British scientists say that the ultra-fine particles - measured in billionths of a metre - which are too small to settle or be dispersed by rain, may be the most important and dangerous aspect of pollution.
The particles can drift for miles, and accumulate inside most buildings. Vehicles are the major source of the particles in urban air, particularly diesel engines.
During a period of high air pollution, people breathe in millions of these acidic particles which penetrate into the microscopic air sacs of the lungs. Scavenging white blood cells, known as macrophages, are "overwhelmed" by the particles. They release astream of chemicals that set off an inflammatory action in the lungs and increase the stickiness of the blood so it is more likely to clot.
Professor Anthony Seaton, of Aberdeen University, and colleagues at Edinburgh University suggest that the exacerbation of lung disease after an episode of pollution, and the rise in deaths from lung and heart problems - an unexplained phenomenon associated with pollution - is due to the tiny particles.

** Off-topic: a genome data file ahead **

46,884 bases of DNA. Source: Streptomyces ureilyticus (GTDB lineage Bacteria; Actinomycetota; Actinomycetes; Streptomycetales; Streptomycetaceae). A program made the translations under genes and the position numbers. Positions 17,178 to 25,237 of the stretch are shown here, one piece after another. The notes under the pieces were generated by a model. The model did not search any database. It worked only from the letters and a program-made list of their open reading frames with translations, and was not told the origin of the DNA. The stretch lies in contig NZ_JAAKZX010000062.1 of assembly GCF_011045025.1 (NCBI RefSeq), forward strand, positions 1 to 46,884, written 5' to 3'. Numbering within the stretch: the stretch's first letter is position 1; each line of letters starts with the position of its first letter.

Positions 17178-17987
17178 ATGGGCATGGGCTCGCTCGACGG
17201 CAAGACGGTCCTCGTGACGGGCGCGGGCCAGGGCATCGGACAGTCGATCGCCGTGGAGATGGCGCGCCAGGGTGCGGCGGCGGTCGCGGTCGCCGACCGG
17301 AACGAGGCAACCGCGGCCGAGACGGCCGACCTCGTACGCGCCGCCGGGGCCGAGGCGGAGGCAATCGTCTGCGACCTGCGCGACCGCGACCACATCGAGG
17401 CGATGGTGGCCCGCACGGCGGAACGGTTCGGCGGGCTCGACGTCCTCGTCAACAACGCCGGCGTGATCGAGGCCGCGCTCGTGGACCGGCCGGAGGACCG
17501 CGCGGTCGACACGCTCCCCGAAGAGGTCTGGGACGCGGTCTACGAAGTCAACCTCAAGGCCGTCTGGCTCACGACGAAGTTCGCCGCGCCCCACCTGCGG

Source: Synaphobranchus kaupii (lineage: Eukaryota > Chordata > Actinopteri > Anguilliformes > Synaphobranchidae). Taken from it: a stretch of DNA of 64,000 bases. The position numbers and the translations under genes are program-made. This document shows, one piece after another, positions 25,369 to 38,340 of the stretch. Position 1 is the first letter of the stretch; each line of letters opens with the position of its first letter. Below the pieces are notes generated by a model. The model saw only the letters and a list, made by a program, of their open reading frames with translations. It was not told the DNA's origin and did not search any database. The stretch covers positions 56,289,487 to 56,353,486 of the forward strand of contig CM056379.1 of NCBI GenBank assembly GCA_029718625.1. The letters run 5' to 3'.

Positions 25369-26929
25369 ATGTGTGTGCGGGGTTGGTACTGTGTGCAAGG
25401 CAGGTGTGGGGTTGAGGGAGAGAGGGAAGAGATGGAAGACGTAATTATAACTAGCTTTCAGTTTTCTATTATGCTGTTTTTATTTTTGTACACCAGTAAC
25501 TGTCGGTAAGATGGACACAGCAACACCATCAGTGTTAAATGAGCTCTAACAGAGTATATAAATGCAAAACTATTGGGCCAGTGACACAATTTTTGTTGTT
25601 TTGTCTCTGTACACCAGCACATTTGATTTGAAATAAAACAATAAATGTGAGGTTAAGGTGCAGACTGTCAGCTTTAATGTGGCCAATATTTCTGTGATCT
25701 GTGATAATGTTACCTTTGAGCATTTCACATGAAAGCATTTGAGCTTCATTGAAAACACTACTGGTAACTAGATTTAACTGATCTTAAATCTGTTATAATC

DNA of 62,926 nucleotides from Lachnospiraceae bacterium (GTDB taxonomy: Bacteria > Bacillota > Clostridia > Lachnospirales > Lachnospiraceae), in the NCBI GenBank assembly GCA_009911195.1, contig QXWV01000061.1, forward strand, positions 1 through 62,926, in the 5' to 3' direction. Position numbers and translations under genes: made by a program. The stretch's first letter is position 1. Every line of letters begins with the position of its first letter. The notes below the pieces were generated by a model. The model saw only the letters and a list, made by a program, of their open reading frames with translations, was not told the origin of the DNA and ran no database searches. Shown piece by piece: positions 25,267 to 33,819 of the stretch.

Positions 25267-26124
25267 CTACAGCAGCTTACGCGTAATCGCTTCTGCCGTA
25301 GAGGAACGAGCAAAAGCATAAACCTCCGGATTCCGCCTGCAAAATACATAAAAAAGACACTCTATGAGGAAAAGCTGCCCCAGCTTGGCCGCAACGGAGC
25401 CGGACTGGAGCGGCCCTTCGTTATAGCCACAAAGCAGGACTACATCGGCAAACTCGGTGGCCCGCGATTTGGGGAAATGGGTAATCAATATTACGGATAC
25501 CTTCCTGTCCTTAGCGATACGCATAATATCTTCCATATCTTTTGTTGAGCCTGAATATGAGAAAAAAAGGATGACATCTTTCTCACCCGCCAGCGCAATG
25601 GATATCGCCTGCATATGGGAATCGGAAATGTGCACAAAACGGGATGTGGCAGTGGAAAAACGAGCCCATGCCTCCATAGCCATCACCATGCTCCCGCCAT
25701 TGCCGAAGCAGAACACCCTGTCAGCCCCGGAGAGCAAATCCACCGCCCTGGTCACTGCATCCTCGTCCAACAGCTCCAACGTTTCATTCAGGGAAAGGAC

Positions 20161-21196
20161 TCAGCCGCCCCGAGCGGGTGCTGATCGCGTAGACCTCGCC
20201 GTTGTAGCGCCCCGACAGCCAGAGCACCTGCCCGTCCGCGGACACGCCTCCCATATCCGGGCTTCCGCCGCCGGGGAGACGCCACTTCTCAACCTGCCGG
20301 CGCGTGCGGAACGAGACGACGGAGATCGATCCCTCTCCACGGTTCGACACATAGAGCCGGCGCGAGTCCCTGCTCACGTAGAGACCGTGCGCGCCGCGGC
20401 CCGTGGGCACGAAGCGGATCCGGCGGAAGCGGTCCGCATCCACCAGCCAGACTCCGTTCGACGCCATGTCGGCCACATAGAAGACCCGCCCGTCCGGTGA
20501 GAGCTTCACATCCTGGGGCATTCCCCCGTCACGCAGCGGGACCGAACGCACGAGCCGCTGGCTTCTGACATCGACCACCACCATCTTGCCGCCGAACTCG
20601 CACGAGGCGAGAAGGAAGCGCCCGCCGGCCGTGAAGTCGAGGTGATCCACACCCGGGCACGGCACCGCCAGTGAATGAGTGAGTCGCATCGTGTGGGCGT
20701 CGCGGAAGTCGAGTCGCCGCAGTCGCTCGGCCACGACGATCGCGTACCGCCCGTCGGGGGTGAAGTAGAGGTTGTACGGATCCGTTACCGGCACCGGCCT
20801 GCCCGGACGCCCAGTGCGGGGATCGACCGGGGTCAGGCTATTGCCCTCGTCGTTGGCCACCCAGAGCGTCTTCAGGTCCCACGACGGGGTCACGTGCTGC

Unconfirmed reports suggest that 160 excess deaths were due to the severe freezing smog of December 1991; the London smogs of the 1940s and 1950s were also linked with excess deaths from heart and lung disease.
According to the report in tomorrow's edition of the Lancet, studies in 14 different locations show that overall daily deaths, particularly from heart and lung disease, increase as the concentration of small particles in the air rises. Older people and smokers are most susceptible.
Corresponding studies in industrial centres do not show a similar increase, even in workers exposed to high concentrations of dust, the scientists say. The particles present in industrial dust and pollution tend to be larger and settle within hours. In addition, macrophages can deal with these particles and limit the damage to lung tissue. Further research is necessary to test the hypothesis, the scientists conclude.Reuse content